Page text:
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Dogs help rehabilitate Tippecanoe County criminals

Starting in January, dogs are expected to help rehabilitate criminals in Tippecanoe County.

Posted: Dec. 20, 2017 5:35 PM
Updated: Dec. 20, 2017 6:44 PM

TIPPECANOE COUNTY, Ind. (WLFI) — Starting in January, dogs are expected to help rehabilitate criminals in Tippecanoe County.

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PAWS, or Participants and Animals Working for Success, is a new partnership between Tippecanoe County Community Corrections and Lafayette's Almost Home Humane Society.

Being stuck in a kennel is no life for a dog.

"This is a great chance for them to get out, get exercise, bond with a person," said Stacy Rogers, Executive Director of Almost Home Humane Society.

Being locked inside Community Corrections isn't fun either.

Jason Huber, Executive Director of Tippecanoe County Community Corrections, said, "Just because they've made bad decisions in life, doesn't mean they're bad people."

That's why the PAWS program just makes sense. It's a chance for both animals and participants to get out and work toward success.

"We teach responsibility, the programs teach care, they teach giving back," said Huber.

"How to sit and stay and lay down and some of the things that a new owner is really going to value in their pet when they take it home," said Rogers.

Participants will be required to go through training and keep track of the dog's progress. When the partnership is over, they'll host an adoption event for the public.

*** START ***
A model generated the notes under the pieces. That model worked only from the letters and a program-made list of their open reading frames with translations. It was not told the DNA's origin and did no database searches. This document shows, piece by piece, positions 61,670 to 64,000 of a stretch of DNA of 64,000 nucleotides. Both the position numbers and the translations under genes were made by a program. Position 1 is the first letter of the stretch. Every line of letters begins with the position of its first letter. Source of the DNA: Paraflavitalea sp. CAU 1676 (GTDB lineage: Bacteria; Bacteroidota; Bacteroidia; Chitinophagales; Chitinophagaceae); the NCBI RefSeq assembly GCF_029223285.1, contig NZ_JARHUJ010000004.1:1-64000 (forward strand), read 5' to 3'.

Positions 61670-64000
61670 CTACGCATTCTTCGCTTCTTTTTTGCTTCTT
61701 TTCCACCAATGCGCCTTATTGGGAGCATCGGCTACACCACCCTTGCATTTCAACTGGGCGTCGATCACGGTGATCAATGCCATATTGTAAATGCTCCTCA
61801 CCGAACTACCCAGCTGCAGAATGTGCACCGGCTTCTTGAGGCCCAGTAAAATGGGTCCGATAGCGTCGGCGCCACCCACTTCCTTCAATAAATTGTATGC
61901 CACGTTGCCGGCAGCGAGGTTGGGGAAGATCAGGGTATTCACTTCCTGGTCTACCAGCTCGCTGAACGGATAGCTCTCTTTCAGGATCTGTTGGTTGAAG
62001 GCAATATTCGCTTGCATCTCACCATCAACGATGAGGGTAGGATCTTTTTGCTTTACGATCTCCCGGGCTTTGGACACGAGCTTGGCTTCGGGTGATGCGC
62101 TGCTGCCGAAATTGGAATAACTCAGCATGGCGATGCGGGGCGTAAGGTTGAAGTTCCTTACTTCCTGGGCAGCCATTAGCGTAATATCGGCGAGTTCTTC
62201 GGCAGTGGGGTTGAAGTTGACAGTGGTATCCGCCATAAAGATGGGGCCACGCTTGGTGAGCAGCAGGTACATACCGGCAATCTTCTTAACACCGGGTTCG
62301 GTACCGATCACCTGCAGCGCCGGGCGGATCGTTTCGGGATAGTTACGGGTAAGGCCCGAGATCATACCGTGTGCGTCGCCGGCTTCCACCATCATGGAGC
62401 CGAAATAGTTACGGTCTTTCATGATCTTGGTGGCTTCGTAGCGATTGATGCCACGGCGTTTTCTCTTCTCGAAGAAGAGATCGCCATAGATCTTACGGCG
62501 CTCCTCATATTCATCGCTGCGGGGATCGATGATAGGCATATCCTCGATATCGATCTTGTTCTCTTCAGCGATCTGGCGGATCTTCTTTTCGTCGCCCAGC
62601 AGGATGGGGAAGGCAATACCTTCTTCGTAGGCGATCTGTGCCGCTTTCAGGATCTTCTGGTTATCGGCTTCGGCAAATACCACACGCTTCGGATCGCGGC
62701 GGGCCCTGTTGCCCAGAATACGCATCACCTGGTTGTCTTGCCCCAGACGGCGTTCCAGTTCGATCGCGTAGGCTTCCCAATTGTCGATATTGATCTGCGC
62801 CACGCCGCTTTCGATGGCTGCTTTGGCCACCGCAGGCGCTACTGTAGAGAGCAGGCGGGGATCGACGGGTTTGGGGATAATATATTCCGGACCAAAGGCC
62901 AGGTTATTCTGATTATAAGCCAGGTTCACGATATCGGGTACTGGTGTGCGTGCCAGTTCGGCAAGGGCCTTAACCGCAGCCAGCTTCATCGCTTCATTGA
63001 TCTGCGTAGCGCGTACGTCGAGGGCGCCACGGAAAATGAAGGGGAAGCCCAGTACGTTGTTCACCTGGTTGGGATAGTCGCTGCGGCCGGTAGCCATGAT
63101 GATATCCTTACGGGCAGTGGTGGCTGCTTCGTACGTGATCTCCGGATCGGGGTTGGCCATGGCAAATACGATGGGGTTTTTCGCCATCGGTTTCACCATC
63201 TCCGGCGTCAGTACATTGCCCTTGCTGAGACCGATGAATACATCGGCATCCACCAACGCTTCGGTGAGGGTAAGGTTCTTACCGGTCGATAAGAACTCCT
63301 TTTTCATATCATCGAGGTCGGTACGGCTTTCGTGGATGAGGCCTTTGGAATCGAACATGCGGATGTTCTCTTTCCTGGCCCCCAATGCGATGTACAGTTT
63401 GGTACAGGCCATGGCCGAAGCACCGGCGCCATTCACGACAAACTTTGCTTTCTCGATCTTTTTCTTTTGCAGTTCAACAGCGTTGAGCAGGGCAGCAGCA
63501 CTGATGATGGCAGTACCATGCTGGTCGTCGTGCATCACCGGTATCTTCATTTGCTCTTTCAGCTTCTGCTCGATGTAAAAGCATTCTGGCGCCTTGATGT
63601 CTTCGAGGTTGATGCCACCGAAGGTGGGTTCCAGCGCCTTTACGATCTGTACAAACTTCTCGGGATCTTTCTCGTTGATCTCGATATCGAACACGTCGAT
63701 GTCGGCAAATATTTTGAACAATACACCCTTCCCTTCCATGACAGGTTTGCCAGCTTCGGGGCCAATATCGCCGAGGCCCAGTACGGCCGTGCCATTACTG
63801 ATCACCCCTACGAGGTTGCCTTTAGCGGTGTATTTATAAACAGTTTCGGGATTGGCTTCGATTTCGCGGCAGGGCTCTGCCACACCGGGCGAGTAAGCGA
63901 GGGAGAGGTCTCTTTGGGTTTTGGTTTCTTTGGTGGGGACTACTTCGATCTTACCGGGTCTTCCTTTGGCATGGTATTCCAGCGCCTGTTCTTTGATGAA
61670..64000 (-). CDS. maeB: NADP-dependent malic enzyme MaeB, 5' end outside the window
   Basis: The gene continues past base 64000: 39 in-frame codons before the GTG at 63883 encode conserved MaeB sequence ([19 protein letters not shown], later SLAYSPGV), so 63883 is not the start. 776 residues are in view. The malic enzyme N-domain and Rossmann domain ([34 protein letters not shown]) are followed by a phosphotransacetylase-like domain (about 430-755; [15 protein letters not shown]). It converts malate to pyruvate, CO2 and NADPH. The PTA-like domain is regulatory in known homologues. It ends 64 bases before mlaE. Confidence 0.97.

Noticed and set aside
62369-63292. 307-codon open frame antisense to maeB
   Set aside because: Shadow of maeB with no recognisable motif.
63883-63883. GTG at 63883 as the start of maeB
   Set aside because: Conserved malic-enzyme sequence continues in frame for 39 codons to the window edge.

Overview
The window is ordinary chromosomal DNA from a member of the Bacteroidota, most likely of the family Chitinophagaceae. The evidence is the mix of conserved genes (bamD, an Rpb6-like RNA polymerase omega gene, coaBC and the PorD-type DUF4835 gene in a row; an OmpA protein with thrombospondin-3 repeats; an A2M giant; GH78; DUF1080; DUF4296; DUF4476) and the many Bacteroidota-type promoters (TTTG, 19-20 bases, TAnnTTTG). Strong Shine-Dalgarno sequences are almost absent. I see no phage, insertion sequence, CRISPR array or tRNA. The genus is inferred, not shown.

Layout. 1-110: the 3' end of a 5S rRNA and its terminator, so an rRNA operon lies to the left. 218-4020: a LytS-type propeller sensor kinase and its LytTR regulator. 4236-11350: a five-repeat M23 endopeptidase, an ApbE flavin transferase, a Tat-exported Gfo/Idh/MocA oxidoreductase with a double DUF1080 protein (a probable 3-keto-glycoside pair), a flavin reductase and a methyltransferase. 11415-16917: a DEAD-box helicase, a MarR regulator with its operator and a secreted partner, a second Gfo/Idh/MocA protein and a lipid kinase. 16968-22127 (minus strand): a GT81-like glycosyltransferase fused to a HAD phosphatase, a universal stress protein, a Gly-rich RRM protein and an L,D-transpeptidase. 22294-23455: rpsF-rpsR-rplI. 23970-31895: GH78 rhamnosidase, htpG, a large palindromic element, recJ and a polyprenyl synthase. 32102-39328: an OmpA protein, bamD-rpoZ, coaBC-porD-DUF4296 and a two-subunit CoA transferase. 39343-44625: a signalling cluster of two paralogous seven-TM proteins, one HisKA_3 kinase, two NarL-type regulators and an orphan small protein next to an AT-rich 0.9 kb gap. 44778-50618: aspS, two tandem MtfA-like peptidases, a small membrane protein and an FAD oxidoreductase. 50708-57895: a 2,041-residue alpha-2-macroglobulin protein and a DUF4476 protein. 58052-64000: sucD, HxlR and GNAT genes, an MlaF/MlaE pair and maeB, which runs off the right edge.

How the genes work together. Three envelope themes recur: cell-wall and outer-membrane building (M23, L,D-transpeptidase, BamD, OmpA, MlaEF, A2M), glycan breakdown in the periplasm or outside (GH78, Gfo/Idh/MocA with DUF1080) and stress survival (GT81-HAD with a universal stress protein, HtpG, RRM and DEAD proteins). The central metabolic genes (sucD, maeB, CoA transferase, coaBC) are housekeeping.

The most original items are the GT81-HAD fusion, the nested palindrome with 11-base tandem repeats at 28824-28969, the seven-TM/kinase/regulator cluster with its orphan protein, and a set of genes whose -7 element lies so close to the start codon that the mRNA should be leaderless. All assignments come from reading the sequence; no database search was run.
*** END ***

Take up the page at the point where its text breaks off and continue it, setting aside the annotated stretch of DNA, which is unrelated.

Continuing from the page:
"They'll get their report card you know, this is what the dog does really well, here are some things that you might want to continue to work on, this is what he loves to do," said Huber.

And if the situation allows, participants may even adopt the pet.

"And if that bond develops, then we've really accomplished what we've wanted to," said Huber.

If all goes well, the program could expand to other animals and more participants.

"We're just starting slow, I want to make sure we don't rush the process," said Huber.

"I would love to see cats get the chance to go out," said Rogers.

The program is not unheard of. Some prisons have done something similar.

"But as far as I know we're the first Community Corrections in Indiana to have this program," said Huber.

Community Corrections Executive Director Jason Huber says they're still deciding which participants will be a part of the PAWS program.

Training is expected to start in early January.

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